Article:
Embracing innovation is essential to ensure that we build a resilient enterprise base and support a sustainable economy that can withstand significant challenges such as those posed by Brexit. Innovation drives productivity through new, higher value-added products and services and more efficient business processes and is an integral part of any business wishing to continue to grow and expand.
Ireland continues to perform strongly in terms of innovation. The annual European Innovation Scoreboard, published in June 2019 by the European Commission, shows that amid increased innovation performance across the EU, Ireland remains a Strong Innovator and, in 10th place, remains one of the most innovative Member States, above the EU average.
Ireland performs well in converting our research, development and innovation efforts into high quality jobs, sales and exports, as demonstrated by our top position on the European Innovation Scoreboard for employment impacts and sales impacts. In fact, Ireland has been the overall leader for the employment impacts of innovation for the past number of years.
Year on year the Government is increasing its support for and investment in innovation, research and development. At €3.7bn or 1.6% of GNP, public and private R&D investment is strong in Ireland. Through its agencies, my Department is driving greater engagement in research, development and innovation by both Irish and foreign owned enterprises and by both SME and large-scale enterprises.
Enterprise Ireland’s (EI) Annual Business Results Survey 2018 shows that companies that invest in innovation are higher performing in terms of employment, export sales and are more sustainable through recessionary and other economic shocks such as Brexit.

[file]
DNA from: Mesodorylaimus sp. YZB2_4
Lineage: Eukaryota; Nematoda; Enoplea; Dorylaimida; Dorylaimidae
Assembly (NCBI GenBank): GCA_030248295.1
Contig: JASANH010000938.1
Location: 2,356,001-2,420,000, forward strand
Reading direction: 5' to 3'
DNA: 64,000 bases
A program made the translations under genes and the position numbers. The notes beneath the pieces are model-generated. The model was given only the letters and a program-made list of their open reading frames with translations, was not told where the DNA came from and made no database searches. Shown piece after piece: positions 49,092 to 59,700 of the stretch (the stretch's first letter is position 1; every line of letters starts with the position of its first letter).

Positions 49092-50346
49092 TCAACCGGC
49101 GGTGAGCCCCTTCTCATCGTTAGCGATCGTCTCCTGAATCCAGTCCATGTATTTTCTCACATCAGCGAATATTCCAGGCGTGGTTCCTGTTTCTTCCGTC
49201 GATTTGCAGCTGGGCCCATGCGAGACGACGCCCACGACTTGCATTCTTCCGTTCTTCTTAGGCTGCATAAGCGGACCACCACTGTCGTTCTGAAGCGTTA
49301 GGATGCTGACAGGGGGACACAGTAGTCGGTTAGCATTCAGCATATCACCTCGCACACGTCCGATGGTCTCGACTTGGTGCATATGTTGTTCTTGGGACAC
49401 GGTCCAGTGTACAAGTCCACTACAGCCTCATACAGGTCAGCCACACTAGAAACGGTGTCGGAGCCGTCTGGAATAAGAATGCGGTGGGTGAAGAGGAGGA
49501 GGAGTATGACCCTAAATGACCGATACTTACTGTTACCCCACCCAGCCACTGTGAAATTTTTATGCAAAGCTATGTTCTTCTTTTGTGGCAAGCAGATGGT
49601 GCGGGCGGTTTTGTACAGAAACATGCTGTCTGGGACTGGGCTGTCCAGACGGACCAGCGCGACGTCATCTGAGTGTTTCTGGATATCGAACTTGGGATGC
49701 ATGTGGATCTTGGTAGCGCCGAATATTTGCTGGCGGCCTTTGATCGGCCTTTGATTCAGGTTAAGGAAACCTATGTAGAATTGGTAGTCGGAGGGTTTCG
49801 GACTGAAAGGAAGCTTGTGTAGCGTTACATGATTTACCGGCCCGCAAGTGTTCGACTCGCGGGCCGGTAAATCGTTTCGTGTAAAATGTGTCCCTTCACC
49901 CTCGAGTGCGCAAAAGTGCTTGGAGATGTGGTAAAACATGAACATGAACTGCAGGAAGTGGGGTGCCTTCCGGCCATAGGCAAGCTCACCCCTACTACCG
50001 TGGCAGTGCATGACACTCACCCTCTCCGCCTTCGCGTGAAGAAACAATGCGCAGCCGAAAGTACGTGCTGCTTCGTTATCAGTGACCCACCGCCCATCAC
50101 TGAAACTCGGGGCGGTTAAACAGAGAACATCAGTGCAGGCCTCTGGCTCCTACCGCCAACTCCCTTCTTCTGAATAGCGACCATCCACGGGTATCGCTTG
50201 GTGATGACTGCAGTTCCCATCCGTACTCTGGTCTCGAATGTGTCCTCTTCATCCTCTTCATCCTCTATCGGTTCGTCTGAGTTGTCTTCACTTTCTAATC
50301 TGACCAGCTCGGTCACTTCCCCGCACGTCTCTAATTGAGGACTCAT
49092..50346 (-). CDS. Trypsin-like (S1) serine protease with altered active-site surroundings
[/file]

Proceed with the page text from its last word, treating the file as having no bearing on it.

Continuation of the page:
EI provides a wide range of supports to companies to support innovation, competitiveness and market diversification. Examples include EI’s Agile Innovation Fund – which gives fast-track access to innovation funding and EI’s Market Discovery Fund, along with the Brexit Loan Scheme and the Future Growth Loan Scheme.
Science Foundation Ireland are also leading major elements of Ireland’s innovation agenda. Examples of the initiatives being taken include building large scale centre investments which leverage significant non-exchequer funding, challenge-based funding, support for talent and training in key areas such as AI, digital, collaborative partnerships, recruiting outstanding researchers to Ireland, cross-border collaboration and enhancing international engagement as part of building Ireland’s global footprint.
Direct Government support through IDA Ireland for applied RDI investment in Foreign Direct Investment (FDI) companies can be a key factor in winning buy-in from company HQ to maintain the Irish operation. FDI will continue to require and avail of innovation, technology and EU support and while external factors such as Brexit may have an effect on job creation performance, IDA Ireland expects that the trend of job creation achieved in the past number of years will continue in the future.
Under the Future Jobs Ireland (FJI) strategy, launched in March this year, the Government is building a framework to ensure Irish enterprises are prepared for all future challenges and opportunities. The first Pillar of FJI, ‘Embracing Innovation and Technological Change’ , will build on progress made to date by focusing on securing the quantity and quality of skilled workers required in light of increased automation and digitisation, improving the capacity of enterprise to absorb technology and exploit its advantages and opportunities; and encourage greater RDI activity to keep Irish enterprise at the frontier of innovation. It also calls out measures to promote indigenous entrepreneurship and encourage clustering and stronger links between domestic and foreign owned companies. Achieving the Innovation 2020 vision of becoming a Global Innovation Leader is recognised in FJI as being key to fully embedding resilience and ensuring long term sustainable growth.